of the air, and next, opinion upon this subject, however, from the light and heat which it conpresents, we think, a very instructive tained before it began to experience instance of a disposition which seems this separation,-and also, of the comuniversally characteristic of mankind, bination of this gas with the body that, we mean, of employing any fa- whose combustion was actually oba vourite principle to account for every served. A few of the more intelligent appearance which presents itself, how- and cautious of the learned might still ever little warranted such an appli- entertain a very invincible opinion, cation may be by the circumstances that the phenomenon in question had most characteristic of the phenomenon not really been accounted for—but the in question. It is accordingly very great multitude of the studious, who generally known, that about the latter seldom condescend to a very careful part of the last century, and while the examination of any particular subject, doctrines of Stahl were in all their received the doctrine as impregnably vigour, the existence and properties of established-while, in the public de oxygen were discovered, and immedi- monstrations of professed teachers, the ately excited the utmost attention in difficulties that remained were either all who were devoted to philosophical entirely unnoticed, or were hastily pursuits. The discovery was, in re- concealed from the view of the curious, ality, both beautiful and instructive by ambiguous language, or unsatisfacin a very uncommon degree. The tory conjecture. increased illumination communicated From the application of this statem by this gas to any ignited body which ment, however, we conceive ourselves the operator immersed in it—the pure bound to exempt all the more enlightand apparently ethereal nature of the ened and illustrious chemists. Sir gas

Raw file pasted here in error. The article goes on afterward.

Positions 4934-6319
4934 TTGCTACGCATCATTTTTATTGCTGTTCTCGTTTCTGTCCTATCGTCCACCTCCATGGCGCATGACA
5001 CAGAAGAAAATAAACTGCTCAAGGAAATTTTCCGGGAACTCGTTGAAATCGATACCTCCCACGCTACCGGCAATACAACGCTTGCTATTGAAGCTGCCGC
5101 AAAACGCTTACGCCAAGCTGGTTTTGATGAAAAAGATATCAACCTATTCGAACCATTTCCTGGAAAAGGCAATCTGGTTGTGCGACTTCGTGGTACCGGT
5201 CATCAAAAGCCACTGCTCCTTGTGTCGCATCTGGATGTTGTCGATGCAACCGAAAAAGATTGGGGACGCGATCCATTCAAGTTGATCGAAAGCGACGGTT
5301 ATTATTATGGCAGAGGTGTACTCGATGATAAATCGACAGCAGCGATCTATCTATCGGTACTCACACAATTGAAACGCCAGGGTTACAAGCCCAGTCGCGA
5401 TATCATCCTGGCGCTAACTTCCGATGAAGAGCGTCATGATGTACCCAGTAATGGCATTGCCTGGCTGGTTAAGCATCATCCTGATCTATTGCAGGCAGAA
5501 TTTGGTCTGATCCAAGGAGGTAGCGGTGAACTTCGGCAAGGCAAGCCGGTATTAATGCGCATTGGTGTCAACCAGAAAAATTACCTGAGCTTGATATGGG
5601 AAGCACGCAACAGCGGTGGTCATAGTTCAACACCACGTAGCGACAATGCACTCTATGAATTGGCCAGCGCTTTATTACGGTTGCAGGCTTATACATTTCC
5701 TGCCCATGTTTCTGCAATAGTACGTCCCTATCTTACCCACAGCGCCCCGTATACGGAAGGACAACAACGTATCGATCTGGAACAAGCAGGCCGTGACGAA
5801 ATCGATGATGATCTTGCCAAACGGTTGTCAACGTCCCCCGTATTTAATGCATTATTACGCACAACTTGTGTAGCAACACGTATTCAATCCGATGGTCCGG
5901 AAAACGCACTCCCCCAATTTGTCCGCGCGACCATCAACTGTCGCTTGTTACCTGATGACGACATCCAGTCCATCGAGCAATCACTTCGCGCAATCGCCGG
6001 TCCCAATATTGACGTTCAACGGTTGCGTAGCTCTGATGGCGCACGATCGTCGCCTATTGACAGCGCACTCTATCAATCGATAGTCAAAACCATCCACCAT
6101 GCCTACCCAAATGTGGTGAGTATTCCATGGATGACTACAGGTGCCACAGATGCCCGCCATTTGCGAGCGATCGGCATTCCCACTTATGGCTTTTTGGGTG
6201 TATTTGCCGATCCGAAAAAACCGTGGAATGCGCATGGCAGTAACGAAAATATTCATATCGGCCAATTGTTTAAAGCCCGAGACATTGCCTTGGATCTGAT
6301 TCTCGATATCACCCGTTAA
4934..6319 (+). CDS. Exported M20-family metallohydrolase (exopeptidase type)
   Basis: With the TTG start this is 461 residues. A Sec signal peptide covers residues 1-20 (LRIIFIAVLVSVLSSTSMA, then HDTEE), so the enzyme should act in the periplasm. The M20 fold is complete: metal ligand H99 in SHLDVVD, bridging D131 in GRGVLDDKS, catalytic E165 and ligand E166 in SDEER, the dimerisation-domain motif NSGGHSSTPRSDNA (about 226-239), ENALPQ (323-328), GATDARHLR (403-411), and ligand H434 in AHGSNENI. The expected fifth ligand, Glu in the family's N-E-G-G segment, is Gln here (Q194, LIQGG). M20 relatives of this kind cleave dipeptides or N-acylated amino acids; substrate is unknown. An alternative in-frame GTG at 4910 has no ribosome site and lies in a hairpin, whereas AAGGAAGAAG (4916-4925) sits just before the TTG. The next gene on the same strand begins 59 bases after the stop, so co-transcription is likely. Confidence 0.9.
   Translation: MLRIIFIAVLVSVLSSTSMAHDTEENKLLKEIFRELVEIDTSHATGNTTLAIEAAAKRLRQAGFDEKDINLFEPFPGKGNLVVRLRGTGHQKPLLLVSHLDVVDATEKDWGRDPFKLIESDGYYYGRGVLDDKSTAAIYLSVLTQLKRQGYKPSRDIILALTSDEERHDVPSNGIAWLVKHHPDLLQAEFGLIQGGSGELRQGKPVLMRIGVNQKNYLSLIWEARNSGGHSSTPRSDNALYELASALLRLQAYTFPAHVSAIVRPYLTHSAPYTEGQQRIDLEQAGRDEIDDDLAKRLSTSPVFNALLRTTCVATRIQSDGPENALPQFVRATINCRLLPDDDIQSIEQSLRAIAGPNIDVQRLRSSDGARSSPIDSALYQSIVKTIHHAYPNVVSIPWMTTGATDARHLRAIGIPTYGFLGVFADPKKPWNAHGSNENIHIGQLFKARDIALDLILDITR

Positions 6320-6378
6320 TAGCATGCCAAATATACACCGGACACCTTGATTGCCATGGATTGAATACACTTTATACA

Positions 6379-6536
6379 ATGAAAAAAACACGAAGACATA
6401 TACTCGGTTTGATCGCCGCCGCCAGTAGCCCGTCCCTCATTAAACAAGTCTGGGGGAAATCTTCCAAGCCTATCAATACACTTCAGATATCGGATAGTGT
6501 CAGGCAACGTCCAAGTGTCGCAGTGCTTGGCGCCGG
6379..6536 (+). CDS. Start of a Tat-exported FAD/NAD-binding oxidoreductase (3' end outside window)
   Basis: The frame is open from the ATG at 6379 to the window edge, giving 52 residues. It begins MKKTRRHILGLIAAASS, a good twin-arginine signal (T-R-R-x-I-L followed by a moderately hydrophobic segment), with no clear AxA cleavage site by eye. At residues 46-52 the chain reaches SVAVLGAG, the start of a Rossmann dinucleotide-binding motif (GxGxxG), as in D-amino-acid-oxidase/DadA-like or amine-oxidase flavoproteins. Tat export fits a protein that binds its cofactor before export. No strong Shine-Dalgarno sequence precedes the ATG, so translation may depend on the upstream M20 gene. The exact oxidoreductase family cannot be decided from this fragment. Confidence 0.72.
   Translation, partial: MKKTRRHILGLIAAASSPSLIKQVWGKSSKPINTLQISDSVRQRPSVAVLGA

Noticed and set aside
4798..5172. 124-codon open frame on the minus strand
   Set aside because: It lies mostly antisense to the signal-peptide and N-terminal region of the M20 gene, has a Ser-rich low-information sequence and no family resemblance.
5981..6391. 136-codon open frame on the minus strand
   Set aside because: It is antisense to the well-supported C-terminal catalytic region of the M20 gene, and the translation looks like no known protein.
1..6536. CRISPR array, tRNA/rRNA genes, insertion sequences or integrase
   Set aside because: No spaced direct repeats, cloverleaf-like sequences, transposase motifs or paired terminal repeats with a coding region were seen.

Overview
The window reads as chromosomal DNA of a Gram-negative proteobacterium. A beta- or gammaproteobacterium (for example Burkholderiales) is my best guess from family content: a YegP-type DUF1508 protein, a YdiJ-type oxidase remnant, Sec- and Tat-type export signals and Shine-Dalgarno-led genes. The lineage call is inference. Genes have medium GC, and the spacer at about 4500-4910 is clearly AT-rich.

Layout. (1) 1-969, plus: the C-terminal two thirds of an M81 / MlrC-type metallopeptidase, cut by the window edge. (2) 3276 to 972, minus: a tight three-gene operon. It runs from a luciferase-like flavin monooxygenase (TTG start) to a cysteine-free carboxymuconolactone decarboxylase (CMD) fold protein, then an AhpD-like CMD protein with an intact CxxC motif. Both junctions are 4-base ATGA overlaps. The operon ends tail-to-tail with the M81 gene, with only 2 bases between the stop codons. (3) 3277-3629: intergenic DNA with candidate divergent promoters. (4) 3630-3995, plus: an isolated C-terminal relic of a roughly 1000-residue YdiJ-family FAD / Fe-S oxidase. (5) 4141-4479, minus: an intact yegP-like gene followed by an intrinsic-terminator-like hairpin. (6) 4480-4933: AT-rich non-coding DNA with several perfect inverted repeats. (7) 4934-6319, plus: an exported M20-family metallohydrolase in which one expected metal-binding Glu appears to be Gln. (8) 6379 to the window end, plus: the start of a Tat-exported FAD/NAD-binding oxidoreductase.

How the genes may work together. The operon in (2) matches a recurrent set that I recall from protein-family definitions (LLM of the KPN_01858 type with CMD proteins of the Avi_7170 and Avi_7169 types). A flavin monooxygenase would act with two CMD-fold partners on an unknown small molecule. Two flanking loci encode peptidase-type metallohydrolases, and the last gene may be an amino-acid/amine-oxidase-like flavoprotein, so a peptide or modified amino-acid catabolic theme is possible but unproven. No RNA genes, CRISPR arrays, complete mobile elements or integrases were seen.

itself-the very energetic proper- Humphry Davy, we believe, in his ties it was found to possess and the public lectures, always expressed himvast variety of bodies into whose come self upon this subject with much beposition it was discovered to enter- coming freedom of opinion-and Dr all contributed to point out this sub- Thomson has repeatedly, stated, in stance as one of the most important his excellent system, that he still instruments in the economy of nature, considered the explanation of the pheand insensibly produced a very gene nomena of combustion as in a very ral disposition to receive its operation imperfect state. The opinion of this as a complete account of any former latter philosopher, indeed, if we are unexplained phenomena, with whose not much mistaken, has always coinexistence and properties it might have cided exactly with that which we are any connexion. While the minds of anxious at present to submit to the